It was Oct. 7, 2015. City Hall was packed. Tenants, community members, organizers and advocates from housing and social justice organizations, and housing and health agency staff lined up along the walls, elbow to elbow, and squeezed into the benches in the upper balcony. With a clear mind and steady voice, Justin Buri, then executive director of the Community Alliance of Tenants, delivered an emotional and focused testimony calling for the city of Portland to declare a housing state of emergency.
“Tenants cannot wait for incremental change. We need bold, courageous action to address this human-made disaster… It’s time to recognize that Portland is not livable, equitable, nor sustainable, when tenants are being pushed out of their homes…We are in a renter state of emergency.”
Supporters listened and clapped throughout the speech, and afterwards, patted Justin on the back, thanking him “for having a special kind of courage” and being a “warrior.”
On Nov. 1, 2016, Justin Buri committed suicide after suffering from chronic depression for several years. He fought his depression, a disease that, in the end, became the battle that wore him down.
“Depression is a disease, is mental health," said Juliet Maya, Justin’s wife. "Suicide is one of the 10 leading causes of death in the United States. Every 13 minutes, someone in our country commits suicide. People that commit suicide, like Justin did, are not weak, selfish or cowards. They have a disease and sadly we don’t really know much on how to cure it or even how to talk about it. It is hard – very, very hard, but he was seeking help, doing all the things you should do when you are sick, but a disease like this is a mystery for all in and out of it.”
Justin was born in Denver and grew up in Louisville, Colo. When Justin was a toddler, his Uncle John would wrestle with him and ask, “Justin, are you a lover or a fighter?” Chris Buri, Justin’s dad, said, “We always took Justin for a lover; he was so sensitive and such a cuddler as a little boy. But as he grew, we realized what a fighter he really was. As an impassioned advocate for fair housing in Portland, Justin fought for the under-served and made significant changes in local and regional housing policy.”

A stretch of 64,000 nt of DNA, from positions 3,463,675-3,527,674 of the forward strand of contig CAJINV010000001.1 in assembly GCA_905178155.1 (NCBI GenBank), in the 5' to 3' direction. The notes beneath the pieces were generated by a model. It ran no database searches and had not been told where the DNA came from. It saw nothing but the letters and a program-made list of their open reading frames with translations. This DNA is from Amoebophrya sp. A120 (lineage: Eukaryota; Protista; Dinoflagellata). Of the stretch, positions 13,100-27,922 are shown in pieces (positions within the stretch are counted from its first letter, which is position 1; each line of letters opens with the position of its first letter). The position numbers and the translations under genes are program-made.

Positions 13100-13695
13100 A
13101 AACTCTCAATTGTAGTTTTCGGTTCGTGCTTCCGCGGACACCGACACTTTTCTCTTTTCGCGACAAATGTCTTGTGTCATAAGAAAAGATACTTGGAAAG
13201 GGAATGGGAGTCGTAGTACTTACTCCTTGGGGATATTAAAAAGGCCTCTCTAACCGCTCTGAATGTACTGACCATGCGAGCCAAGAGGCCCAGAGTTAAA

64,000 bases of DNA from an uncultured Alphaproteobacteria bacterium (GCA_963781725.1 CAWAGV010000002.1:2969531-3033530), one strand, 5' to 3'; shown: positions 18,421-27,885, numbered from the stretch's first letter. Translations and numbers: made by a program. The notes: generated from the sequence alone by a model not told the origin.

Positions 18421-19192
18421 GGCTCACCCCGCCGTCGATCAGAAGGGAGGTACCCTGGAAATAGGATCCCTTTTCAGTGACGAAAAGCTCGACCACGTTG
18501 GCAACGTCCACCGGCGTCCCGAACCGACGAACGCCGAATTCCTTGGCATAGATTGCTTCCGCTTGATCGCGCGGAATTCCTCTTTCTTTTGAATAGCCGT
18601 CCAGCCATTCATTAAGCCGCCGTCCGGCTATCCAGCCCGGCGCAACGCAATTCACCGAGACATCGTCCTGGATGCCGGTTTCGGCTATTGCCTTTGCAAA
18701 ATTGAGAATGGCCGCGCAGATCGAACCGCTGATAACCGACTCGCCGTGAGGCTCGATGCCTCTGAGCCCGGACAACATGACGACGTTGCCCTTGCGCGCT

He earned his degree from University of Colorado Boulder. After college, he lived in San Francisco and then in Washington, D.C., where he did graduate work in International Affairs – Latin America Studies. Then Justin traveled extensively in South America and eventually landed in Portland. Justin began his journey with Community Alliance of Tenants, or CAT, in 2009 as a volunteer and eventually stood at the helm of Oregon’s only statewide renters rights organization as deputy director from 2011 to 2014, and executive director from 2014 to 2016.
During Justin’s time at CAT, he worked with staff to champion historic changes in landlord-tenant law, including making it illegal to discriminate against Housing Choice Voucher recipients, increasing the notice period for significant rent increases and no-cause evictions from 30 days to 90 days for tenants living in their homes longer than one year, and leading the charge on declaring Oregon’s current #RenterStateofEmergency.
“We talked a lot about housing as a human right, and shared philosophical positions and brilliant conversations about housing,” Juliet said. “Justin was a compassionate soul, always thinking about the impact of his work and words, and used his energy for good, not only for him and his family but the community. His passion was contagious.”
Justin helped eliminate the ban on inclusionary zoning with community partners in 2016. He worked alongside the tight-knit and dedicated crew of housing leaders that imagined, loved and built the Welcome Home Coalition into existence.
“This election’s major win for affordable homes — the first voter-backed ballot measure ever in Oregon, for affordable housing — was made possible by Justin’s vision, thoughtfulness, dedication and true companionship,” said Jes Larson, Welcome Home Coalition’s director.